There’s no place like where?

The more you move around, the harder it is to know where home is – but the more important it feels to have roots. The international communities of Asia offer interesting lessons on resolving this paradox.

I’ve just spent several weeks in Asia, in particular, Singapore and Hong Kong, talking to Global Cosmopolitans. Multilingual, multicultural and internationally mobile, many of them had lived on different continents, let alone countries or states. But the concept of “home” still seemed supremely important to them.

The question, “Where is home?” becomes increasing important to Global Cosmopolitans. It’s something I cover briefly in the book. Understanding the complexity of this topic for my audiences in Hong Kong and Singapore took it one step further. Not content with knowing where home was, they wanted to know how to define it. And of course, there’s no single answer. They also understood that traditional definitions did not help – they had to find a creative and personal definition, knowing that the notion of home could change.

Here are some of the suggestions we arrived at together. But I’d very much like to hear others.

Home is emotion; it is where I grew up. One Frenchman was insistent about this. He said that his parents’ house represented a physical connection to the child he once was and his permanent emotional headquarters. He insists on taking his own kids there every summer, even though it’s half way across the world from the home that they are living in now – and he throws everything into making sure they have a good time. “They call it the happy house,” he said proudly.

Home is where I’m based right now. Some people seemed happy to shift the concept of home every time they moved house. For them, home was simply where they were creating temporary roots and permanent memories. For a few, home was tied to where they worked at any given time. That might not be as sad as it sounds. If you’re sent around the world or the country by your employer the workplace offers reassuring continuity in a changing landscape. The difficulty comes when you have a partner who moves around with you but doesn’t have the same anchor…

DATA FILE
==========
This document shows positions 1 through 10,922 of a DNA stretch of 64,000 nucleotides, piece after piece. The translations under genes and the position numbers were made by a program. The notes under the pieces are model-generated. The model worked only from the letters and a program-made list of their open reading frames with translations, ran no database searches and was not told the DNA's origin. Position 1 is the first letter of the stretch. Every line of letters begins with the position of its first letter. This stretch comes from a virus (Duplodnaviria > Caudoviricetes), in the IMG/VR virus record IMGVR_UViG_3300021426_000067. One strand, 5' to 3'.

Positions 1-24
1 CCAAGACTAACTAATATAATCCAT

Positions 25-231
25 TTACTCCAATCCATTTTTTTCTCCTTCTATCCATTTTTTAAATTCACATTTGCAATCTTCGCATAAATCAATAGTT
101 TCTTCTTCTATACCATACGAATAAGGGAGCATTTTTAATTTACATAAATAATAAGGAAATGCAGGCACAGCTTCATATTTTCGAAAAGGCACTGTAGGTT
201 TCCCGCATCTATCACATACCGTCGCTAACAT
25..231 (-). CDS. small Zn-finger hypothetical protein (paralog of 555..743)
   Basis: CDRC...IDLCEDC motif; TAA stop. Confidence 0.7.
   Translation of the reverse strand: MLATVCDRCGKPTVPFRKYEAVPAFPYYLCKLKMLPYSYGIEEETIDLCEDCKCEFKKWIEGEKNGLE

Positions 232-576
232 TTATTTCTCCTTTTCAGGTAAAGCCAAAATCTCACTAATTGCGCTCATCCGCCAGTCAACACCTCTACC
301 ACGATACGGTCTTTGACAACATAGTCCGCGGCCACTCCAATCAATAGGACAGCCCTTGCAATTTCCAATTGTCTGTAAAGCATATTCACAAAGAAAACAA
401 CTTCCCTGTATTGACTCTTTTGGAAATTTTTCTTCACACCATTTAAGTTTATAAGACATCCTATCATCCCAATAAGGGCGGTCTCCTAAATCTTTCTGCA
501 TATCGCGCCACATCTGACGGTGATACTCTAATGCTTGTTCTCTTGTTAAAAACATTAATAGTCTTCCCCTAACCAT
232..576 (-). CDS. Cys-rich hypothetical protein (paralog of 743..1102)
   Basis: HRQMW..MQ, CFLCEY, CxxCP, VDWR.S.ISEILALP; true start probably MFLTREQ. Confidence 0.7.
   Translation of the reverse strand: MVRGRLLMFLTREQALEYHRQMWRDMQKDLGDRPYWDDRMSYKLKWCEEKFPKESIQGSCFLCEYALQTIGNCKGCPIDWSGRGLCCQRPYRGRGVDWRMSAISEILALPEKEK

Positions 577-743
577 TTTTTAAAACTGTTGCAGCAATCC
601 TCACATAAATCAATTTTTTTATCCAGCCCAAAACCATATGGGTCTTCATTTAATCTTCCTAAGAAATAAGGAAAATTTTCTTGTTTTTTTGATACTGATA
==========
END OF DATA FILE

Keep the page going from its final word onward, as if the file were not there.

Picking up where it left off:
Home is where my values come from. In this case, you may never even have lived there. One person in one of my audiences even said, “It’s defined by the type of school I send my kids to.” He wasn’t necessarily talking about sending his kids to the nearest American school but to the local Jewish institution.

Home is in the relational fabric of my life. Home is where my relationships are rooted. Maybe it’s where your kids were born, rather than where your parents lived. Or perhaps it’s where you met your partner and set up house for the first time. Some couples feel it’s important to create roots in neutral territory – where they’re both outsiders. Others are even happy to have multiple homes. One western guy had settled in Thailand with his boyfriend, the place they’d first met. But he was happy to move when his partner got a better job in Singapore. “Now we have two homes,” he said. “And there may be more to come.” Another audience member, an Indian woman, had lived in a condo in Singapore for years. “But it only started to feel like home when my sister and her family moved in,” she admitted.